Book of love (1.3.80-89)

LADY CAPULET         What say you, can you love the gentleman?

                                    This night you shall behold him at our feast;

                                    Read o’er the volume of young Paris’ face,

                                    And find delight writ there with beauty’s pen;

                                    Examine every married lineament,

                                    And see how one another lends content;

                                    And what obscured in this fair volume lies

                                    Find written in the margent of his eyes.

                                    This precious book of love, this unbound lover,

                                    To beautify him only lacks a cover. (1.3.80-89)


Lady Capulet seems to suggest, here, that Juliet has never met, or even seen, Paris before. Her extended conceit of Paris as a book is odd (and it’s not in the first quarto), so what’s going on? Paris is being blazoned as if he were a female love object, like Rosaline, but the comparisons are curiously abstract and, well, papery, not alluringly sensual or precious. His face is a volume to be read, and he’s apparently good-looking; the delight written in his face is Juliet’s, a promise of future happiness. His lineaments, the contours of his features, are harmonious, married, although it’s also as if his face is an exemplum of happy marriage, in which one another lends content, punning on happiness and the content of a book. His eyes are even more revealing: they’re like the margins of a book in which annotations and commentary are added to explain things that remain obscure in the text. But if Paris’s eyes are margents, margins, then the conceit doesn’t quite cohere, eyes being, after all, in the middle of the face. Books were (mostly) sold unbound (Paris too is on the market, after all), and here Juliet is imagined as the cover that will make him complete, punning on the bond of marriage (and possibly on the idea that, in being joined to him as his wife, she would lose her own identity, as a feme-couvert, the term used to describe the status of a married woman in law). (What Juliet might get out of such a match remains unclear; Paris is the winner here.)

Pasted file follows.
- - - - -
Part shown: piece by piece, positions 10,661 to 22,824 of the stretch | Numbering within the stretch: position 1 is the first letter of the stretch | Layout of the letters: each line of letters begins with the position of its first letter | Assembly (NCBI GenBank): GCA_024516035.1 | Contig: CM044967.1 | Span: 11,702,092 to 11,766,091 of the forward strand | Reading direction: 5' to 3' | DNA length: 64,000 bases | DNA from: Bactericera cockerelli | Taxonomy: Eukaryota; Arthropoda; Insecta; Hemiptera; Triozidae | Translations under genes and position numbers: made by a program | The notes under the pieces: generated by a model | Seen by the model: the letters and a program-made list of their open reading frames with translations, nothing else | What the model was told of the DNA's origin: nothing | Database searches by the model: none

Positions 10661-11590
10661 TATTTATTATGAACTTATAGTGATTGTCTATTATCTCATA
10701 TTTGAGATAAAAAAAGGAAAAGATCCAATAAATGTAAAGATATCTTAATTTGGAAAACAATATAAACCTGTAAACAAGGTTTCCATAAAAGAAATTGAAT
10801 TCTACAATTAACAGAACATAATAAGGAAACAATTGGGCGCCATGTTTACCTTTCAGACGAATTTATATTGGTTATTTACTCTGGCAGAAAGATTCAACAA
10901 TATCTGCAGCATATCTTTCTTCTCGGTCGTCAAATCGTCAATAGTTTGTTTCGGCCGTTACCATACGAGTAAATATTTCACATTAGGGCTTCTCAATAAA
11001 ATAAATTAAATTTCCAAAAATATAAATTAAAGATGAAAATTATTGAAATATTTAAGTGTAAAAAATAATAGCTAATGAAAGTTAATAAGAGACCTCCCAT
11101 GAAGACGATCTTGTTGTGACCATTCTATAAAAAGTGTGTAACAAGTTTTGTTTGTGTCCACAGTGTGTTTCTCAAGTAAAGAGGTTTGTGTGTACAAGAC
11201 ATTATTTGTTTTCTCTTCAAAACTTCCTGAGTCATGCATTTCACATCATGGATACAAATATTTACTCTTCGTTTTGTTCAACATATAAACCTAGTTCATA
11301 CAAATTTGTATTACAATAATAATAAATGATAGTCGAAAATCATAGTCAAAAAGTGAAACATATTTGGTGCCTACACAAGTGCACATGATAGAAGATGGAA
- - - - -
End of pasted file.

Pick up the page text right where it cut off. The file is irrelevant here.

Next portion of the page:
If Paris is a book, then he seems to be the coffee-table variety. Is Juliet a reader, a writer? (One can imagine a production that made this part of her character, the teenage girl with her nose in a book.) Mostly, this conceit, and the rest of the speech, is doing two things. It’s attempting to give a more elevated, refined account of love and marriage than that suggested by the Nurse. But it’s also anticipating the terms of Romeo and Juliet’s meeting, now fast approaching, not least because Paris is being described in black and white.

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